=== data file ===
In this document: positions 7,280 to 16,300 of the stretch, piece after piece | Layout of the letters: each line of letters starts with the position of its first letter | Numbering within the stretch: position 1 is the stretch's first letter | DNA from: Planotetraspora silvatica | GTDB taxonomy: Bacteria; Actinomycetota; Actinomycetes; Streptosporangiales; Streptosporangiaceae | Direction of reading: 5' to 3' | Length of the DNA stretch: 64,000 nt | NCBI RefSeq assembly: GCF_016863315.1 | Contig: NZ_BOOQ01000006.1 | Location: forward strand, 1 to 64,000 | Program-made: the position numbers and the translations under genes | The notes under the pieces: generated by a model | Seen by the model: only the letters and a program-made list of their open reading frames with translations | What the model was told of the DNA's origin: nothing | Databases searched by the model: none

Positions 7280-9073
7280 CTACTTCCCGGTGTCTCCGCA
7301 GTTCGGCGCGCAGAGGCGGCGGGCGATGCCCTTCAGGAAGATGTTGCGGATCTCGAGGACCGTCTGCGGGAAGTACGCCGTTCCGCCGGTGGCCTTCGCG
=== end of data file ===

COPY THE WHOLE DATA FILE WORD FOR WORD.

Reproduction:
In this document: positions 7,280 to 16,300 of the stretch, piece after piece | Layout of the letters: each line of letters starts with the position of its first letter | Numbering within the stretch: position 1 is the stretch's first letter | DNA from: Planotetraspora silvatica | GTDB taxonomy: Bacteria; Actinomycetota; Actinomycetes; Streptosporangiales; Streptosporangiaceae | Direction of reading: 5' to 3' | Length of the DNA stretch: 64,000 nt | NCBI RefSeq assembly: GCF_016863315.1 | Contig: NZ_BOOQ01000006.1 | Location: forward strand, 1 to 64,000 | Program-made: the position numbers and the translations under genes | The notes under the pieces: generated by a model | Seen by the model: only the letters and a program-made list of their open reading frames with translations | What the model was told of the DNA's origin: nothing | Databases searched by the model: none

Positions 7280-9073
7280 CTACTTCCCGGTGTCTCCGCA
7301 GTTCGGCGCGCAGAGGCGGCGGGCGATGCCCTTCAGGAAGATGTTGCGGATCTCGAGGACCGTCTGCGGGAAGTACGCCGTTCCGCCGGTGGCCTTCGCG